The agencies that perform search and rescue—be it the Civil Air Patrol, Air National Guard, or State Troopers—train year-round to find aircraft and pilots that experience unplanned off-airport landings.
Rarely is the pilot in an off-airport landing able to be rescued without these services, but that’s what happened in Alaska last week where the pilot of a 1946 Taylorcraft experienced a nose-over during such a landing near Hatcher Pass, Alaska.
The good news is the pilot, the sole occupant of the aircraft, was not injured, and he was rescued by another pilot. The bad news is that the emergency locator transmitter (ELT) activated, triggering a multiday search for both the aircraft and the pilot.
The Taylorcraft is registered to 23-year-old Tyler J. Haroldson of Palmer, Alaska. He has been identified as the pilot of the aircraft at the time of the incident.
According to the Alaska State Patrol, Haroldson made a hard landing on Lynx Peak near Hatcher Pass on February 5. The aircraft went over on its back in the snow, rendering it unairworthy. Another pilot was able to rescue him, and the damaged aircraft was left behind.
That might have been the end of the story had the accident pilot notified authorities that he was safe.
The state patrol became involved on February 6 when another pilot reported picking up the aircraft’s emergency locator transmitter in the vicinity of Parks Highway near Willow and Talkeetna in southeast Alaska.
Although there were no reports of distress calls or overdue aircraft, a search for the source of the ELT began. Members of the Civil Air Patrol began the search on February 6.
“Eight CAP volunteer aircrew members searched for a total of five hours over multiple days, often being hampered by high winds and low visibility due to severe weather in the area, and also conducted a 13-hour ground search in an attempt to identify and locate the beacon,” According to the State Trooper Dispatch, on the Alaska State Troopers website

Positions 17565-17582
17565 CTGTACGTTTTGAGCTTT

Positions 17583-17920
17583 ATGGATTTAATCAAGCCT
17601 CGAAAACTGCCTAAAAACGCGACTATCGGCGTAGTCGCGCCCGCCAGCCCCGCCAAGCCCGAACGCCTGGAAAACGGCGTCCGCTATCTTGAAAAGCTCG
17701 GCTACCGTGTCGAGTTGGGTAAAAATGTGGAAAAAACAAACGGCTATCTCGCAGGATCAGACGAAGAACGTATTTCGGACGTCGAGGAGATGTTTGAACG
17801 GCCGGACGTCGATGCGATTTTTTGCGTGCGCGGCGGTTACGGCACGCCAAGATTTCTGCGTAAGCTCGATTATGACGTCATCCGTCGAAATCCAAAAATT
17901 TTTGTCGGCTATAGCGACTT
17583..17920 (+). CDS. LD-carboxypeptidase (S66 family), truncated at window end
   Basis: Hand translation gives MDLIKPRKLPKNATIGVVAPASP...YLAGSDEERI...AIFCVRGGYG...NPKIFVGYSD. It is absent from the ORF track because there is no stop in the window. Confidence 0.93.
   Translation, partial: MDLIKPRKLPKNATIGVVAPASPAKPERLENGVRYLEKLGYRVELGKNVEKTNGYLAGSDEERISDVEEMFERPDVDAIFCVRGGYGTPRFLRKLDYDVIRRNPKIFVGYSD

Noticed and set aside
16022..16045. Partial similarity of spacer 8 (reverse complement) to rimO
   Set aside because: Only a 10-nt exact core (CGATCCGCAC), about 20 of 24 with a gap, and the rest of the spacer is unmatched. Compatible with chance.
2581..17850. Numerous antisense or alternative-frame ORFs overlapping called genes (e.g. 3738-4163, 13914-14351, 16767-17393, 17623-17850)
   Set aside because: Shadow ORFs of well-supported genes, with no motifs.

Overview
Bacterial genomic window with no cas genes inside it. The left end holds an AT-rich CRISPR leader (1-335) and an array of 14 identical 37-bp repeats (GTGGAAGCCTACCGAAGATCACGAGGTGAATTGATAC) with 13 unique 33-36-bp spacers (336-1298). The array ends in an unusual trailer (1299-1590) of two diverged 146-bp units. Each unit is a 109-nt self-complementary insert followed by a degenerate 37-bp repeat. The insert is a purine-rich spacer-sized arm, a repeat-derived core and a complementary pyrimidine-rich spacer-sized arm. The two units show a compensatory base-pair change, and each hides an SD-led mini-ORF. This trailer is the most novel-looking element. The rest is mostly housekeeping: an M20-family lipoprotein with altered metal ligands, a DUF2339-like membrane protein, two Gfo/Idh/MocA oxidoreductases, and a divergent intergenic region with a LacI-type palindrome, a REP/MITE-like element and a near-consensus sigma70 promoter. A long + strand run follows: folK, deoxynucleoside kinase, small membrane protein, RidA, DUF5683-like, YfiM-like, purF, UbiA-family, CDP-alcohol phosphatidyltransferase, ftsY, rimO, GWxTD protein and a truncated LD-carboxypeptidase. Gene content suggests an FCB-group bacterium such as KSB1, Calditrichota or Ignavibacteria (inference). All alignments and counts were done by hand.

Alaska Wildlife Troopers and the National Guard also joined in the search by helicopter but failed to locate the aircraft.
On February 10, CAP volunteers located the overturned accident aircraft in the area of Lynx Peak near Hatcher Pass. A rescue team from the Alaska Air National Guard immediately flew to the site and found the airplane empty with no signs that anyone had been injured. There were human footprints leading away from the aircraft. The servicemembers followed the tracks up the mountain where they stopped, and they were not able to locate any indication of the pilot’s current location.
Finding no sign of the pilot, the authorities began the efforts to determine if he had already been rescued. On February 10, they were able to reach him by telephone.
According to the Dispatch, Haroldson told authorities that “while attempting to land, his plane experienced a mechanical problem causing a hard landing. The aircraft was no longer airworthy, and he departed the area with another pilot in a different plane.”
Efforts to reach Haroldson for comment were unsuccessful.
In an email, Tim DeSpain, Alaska Department of Public Safety public information officer stated, “With Alaska’s highly active private pilot community, we are hoping that instances like this can be a demonstration of the resources that Alaska’s search and rescue authorities will expend to locate and rescue pilots if they crash or require emergency assistance. We ask that pilots help us by notifying federal officials and search and rescue authorities of abandoned aircraft in the backcountry or minor crashes where the pilot self-rescues so that we will be available to respond to other calls for help that may come in.”
The NTSB has since been notified of the incident.
DeSpain noted that the search effort cost thousands of dollars, but “at this time there are no plans by the Alaska State Troopers to fine or attempt to recoup the cost of the search from the pilot, as Alaska law does not have any avenue to accomplish that.”